Believe me, I know why Catholics go to confession

There’s a UK web site called Friends Reunited. You can sign up and list the schools you went to, and other people from school can find you, see the information you’ve entered about where you are now and what you’re doing, and (if they pay a fiver) send you e-mail. It’s been incredibly popular, a real national phenomenon.

Today I gave in and registered. Not because there are any old friends I desperately want to be reunited with, but because of an event long ago.

I’d spent the afternoon with a kid from school. We were friends, I suppose, though not really close. Perhaps we could have been. Except that while his mother was driving me home, with him in the car, I tried desperately to make polite conversation. Not thinking carefully enough, I said something which I realized later must have hurt them both incredibly. I can only assume they thought it was deliberate taunting. I never talked to the kid again; I couldn’t face him. He didn’t talk to me either.

It’s now a quarter century later. That careless comment is one of the two, maybe three things that I’d give anything to be able to go back in time and change. Every year I think about it. Every year I search the web for his name, hoping that I’ll find an e-mail address. If I find one, I’ll write and explain the whole thing, explain that it was all the most ghastly accident. But as far as I know, he’s not on the net. No web page, not listed in any e-mail directory. Sometimes I have the awful thought that perhaps he’s dead.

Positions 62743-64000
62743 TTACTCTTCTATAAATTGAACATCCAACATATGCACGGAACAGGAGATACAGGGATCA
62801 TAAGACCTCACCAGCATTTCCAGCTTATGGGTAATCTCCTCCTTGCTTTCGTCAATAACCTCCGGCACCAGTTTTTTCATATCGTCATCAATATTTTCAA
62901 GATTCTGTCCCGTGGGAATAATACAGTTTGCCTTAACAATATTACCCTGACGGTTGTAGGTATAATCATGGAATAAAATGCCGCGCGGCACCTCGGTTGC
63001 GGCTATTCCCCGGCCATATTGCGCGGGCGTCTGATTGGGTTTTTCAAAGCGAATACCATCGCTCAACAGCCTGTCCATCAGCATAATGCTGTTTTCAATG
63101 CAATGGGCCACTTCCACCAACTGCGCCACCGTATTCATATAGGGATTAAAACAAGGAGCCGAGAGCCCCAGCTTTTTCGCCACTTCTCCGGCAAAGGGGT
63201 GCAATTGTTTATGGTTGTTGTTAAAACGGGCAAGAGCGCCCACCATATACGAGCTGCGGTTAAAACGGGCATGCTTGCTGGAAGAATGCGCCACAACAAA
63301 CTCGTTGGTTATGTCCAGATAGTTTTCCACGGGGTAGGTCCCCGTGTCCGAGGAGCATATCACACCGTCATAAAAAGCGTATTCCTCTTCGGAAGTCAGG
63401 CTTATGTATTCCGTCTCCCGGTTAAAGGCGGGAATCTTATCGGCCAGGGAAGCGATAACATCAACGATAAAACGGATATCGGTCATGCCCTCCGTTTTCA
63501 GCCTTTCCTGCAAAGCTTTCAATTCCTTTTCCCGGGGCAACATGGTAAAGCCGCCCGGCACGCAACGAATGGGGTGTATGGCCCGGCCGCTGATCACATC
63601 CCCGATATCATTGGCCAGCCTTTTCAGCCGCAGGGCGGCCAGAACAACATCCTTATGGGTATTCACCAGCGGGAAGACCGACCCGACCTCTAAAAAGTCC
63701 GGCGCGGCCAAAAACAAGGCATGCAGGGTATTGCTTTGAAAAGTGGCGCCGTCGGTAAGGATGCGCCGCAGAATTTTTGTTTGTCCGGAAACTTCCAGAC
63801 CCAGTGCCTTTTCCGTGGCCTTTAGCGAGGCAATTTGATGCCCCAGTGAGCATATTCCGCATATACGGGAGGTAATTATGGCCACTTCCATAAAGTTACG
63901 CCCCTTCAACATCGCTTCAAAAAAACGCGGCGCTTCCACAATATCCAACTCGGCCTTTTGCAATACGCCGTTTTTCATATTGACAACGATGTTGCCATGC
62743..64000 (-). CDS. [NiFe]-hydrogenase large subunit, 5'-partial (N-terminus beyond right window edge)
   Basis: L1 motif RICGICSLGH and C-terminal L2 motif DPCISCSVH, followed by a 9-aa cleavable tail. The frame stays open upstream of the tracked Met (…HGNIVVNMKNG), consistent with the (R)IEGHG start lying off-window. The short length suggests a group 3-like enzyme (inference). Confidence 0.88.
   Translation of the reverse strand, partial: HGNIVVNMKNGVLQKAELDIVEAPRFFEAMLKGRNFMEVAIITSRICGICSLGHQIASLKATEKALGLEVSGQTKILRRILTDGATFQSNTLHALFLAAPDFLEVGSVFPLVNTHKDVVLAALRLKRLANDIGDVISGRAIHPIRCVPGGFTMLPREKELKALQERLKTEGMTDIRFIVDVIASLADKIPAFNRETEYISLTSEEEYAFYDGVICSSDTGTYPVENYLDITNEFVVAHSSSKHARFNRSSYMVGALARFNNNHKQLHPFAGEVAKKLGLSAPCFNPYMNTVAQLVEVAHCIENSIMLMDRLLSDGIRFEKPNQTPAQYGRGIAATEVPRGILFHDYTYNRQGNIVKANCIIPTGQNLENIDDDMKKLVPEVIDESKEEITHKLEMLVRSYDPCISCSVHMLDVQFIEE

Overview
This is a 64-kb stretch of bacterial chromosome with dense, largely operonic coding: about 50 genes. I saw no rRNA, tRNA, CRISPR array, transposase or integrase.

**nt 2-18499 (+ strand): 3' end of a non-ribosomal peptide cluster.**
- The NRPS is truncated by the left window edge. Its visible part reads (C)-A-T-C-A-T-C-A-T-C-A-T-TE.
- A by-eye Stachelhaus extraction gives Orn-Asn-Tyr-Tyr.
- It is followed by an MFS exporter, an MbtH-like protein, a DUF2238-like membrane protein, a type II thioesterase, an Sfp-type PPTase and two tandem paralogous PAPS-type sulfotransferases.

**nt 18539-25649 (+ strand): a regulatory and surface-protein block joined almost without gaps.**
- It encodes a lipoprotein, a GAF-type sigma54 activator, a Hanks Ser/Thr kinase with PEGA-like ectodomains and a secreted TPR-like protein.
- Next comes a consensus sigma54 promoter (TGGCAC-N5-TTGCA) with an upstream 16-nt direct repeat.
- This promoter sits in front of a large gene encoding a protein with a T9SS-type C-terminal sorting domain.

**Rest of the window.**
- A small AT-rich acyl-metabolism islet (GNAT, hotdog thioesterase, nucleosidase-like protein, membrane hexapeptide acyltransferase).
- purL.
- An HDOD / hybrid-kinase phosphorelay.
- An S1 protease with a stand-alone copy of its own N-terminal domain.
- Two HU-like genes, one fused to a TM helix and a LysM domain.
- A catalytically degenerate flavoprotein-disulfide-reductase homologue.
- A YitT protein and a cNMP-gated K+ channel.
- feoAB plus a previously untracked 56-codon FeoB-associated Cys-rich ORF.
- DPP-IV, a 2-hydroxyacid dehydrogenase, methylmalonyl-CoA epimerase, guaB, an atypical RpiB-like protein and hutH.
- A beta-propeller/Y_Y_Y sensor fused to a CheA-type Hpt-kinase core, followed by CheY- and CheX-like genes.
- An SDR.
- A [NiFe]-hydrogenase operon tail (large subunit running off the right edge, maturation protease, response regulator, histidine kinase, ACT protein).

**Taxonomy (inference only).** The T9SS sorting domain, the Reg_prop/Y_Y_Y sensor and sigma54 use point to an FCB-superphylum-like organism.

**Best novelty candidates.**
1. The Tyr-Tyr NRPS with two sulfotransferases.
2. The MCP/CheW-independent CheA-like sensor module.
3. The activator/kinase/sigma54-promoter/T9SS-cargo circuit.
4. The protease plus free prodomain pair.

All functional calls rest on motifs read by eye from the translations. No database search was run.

I’ve forgotten so many things over the years, but somehow every cruel thing I’ve done is burnt into my memory. Every moral failing, every failure to act, every thoughtless mistake, every hideous embarrassment. I wish it were like an SF movie, and I could pay someone to erase those pieces of my past that haunt me.

Does everyone have a sadistic conscience that never forgives? Looking at a newspaper, apparently not. How did I end up with one?